Paul

A Very Brief History

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John M. G. Barclay
Very Brief Histories
  • London, England: 
    Society for Promoting Christian Knowledge
    , October
     2017.
     128 pages.
     $14.99.
     Paperback.
    ISBN
    9780281076079.
     For other formats: Link to Publisher's Website.

Review

John Barclay’s introduction to Paul is a delightful read for the novice meeting Paul for the first time. Paul: A Very Brief History features crisp prose, a narrative style that is entertaining, and adequately introduces the modern scholarship on Paul, his place in the canon, and his role in both early and modern Christianity. While too brief for a college course devoted to Paul, the volume would be useful as supplemental reading in an introduction to the New Testament, for a church class, or for those for whom reading Paul without any help seems a briar patch that threatens to entangle the novice reader. The knowledge that one is leaning on the insights of an expert in modern Pauline scholarship reassures those readers who are making early efforts to understand and appreciate Paul.

The volume begins with a chronology and proceeds with a clear, two-fold organization. Part 1 is entitled “The History” and covers much of the understanding of the Pauline corpus. Part 2—entitled “The Legacy,”—considers receptions of Paul in the early church, by Augustine, by the Protestant Reformation, issues the reception of Paul raises for Jewish-Christian relations, and Paul as a social and cultural critic. The opening chronology could have been eliminated as there is too little information to make it worth the effort—for instance, one entry simply gives Paul’s possible birth and death dates—and no dates are given for the letters or other events such as the Jerusalem Conference.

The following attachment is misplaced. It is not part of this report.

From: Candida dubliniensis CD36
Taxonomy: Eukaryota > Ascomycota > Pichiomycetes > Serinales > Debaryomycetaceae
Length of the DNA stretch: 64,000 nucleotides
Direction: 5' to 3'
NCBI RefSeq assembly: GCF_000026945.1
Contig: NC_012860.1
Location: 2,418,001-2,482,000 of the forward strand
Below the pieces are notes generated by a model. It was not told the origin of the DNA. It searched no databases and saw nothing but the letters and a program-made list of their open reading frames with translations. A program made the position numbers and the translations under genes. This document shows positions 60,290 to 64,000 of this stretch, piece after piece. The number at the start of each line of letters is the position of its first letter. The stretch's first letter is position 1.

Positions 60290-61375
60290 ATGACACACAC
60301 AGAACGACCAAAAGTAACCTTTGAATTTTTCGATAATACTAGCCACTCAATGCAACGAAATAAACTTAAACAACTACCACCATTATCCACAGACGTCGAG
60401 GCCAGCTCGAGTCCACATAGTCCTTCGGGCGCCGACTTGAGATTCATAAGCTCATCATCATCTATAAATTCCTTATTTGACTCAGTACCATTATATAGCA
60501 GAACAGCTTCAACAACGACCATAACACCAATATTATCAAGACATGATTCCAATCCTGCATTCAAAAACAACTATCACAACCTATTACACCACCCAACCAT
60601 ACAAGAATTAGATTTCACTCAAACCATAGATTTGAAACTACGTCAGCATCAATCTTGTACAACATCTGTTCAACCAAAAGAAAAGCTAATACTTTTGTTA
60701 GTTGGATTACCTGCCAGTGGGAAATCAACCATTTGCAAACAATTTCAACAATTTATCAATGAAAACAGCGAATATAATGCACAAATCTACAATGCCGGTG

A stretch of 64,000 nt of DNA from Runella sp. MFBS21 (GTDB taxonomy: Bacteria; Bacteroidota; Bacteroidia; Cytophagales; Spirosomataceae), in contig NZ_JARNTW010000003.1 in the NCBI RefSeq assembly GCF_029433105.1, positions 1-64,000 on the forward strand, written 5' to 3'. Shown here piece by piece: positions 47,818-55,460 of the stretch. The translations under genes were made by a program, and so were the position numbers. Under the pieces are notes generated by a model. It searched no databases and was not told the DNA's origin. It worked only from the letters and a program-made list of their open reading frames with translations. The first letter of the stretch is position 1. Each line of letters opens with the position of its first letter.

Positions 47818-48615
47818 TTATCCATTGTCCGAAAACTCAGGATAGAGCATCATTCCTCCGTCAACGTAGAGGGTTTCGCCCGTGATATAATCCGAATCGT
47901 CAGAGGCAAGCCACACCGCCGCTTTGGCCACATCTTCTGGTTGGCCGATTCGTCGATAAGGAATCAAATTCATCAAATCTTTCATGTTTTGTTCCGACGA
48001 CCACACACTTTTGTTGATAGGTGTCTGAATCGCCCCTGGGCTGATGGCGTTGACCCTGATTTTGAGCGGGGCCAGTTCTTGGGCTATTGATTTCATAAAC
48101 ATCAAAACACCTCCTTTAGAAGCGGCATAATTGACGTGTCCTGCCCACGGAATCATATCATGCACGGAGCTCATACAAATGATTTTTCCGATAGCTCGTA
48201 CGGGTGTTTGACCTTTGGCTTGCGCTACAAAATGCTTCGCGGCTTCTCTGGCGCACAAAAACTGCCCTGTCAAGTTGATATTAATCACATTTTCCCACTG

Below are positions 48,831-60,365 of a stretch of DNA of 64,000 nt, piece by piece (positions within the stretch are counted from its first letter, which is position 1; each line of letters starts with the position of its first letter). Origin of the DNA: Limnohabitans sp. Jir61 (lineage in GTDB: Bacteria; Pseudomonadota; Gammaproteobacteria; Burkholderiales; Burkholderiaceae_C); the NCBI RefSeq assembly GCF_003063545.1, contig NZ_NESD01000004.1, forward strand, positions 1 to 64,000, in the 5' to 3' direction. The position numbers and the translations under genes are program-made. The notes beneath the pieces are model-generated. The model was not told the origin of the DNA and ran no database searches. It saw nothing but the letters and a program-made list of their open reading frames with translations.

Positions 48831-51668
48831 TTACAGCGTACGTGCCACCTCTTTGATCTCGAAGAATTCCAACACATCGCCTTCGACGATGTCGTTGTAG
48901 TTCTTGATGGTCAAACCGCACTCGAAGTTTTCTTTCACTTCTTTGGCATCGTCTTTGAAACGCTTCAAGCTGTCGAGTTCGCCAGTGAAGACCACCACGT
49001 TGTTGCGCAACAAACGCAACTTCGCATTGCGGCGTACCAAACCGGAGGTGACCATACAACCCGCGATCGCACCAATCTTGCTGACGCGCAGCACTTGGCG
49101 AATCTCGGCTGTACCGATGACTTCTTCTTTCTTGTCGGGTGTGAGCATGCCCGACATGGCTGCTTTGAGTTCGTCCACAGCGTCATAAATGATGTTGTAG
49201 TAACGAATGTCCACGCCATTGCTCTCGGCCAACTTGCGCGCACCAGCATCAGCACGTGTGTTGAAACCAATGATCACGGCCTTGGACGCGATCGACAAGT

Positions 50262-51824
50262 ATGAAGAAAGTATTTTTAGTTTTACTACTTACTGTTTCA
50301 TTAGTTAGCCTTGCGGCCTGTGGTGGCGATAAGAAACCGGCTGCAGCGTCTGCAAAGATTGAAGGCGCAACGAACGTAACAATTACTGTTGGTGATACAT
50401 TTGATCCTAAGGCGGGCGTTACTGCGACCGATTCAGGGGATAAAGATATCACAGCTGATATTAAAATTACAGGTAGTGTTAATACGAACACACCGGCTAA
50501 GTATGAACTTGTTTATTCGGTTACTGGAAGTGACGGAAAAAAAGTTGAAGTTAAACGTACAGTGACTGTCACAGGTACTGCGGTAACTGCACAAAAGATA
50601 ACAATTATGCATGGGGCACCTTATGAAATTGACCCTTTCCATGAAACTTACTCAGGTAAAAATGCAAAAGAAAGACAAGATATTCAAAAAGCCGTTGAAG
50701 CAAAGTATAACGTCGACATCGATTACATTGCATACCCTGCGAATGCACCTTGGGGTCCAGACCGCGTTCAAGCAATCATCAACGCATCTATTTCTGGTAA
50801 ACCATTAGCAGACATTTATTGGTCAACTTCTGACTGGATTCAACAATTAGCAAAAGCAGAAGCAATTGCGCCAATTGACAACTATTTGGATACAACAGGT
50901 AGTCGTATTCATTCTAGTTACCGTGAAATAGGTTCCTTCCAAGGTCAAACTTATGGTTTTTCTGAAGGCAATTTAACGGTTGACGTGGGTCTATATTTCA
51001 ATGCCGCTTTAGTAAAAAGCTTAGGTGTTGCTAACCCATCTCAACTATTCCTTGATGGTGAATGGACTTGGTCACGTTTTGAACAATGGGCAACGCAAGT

Part 1 begins with a chapter entitled “Paul in the Early Christian Movement.” Barclay establishes the basics: Paul’s initial rejection of the Jesus movement, Paul’s conversion, the portrayals of Paul in the early church and the canonical scriptures, the probable historical contexts of Paul’s letters, and the distinction between Pauline and deutero-Pauline writings. In the second chapter, “Paul’s Letters and their Historical Situations,” Barclay assists his audience, giving clear explanations for why some of Paul’s letters survived, how the pseudonymous letters arose, and how scholars make these distinctions, all while keeping jargon to a minimum. The third chapter, “Paul and the Jewish Tradition,” considers Paul’s relationship to Judaism, his belief that he could be Jewish and a part of the Jesus movement, and Paul’s interpretation of Judaism and its scripture. “Paul’s Churches in the Roman World” describes how the early churches that Paul founded existed in a Roman world, and the choices that both Paul and these churches made to survive. Part 1 concludes with “Early Images of Paul”—a chapter that notes how, even in the early church, Paul inspired a number of receptions, from the ascetic in of the Acts of Paul and Thecla, to the dualist in Marcion, to the gnostic Paul of Valentinus, and orthodox efforts to recover Paul in Irenaeus and Tertullian.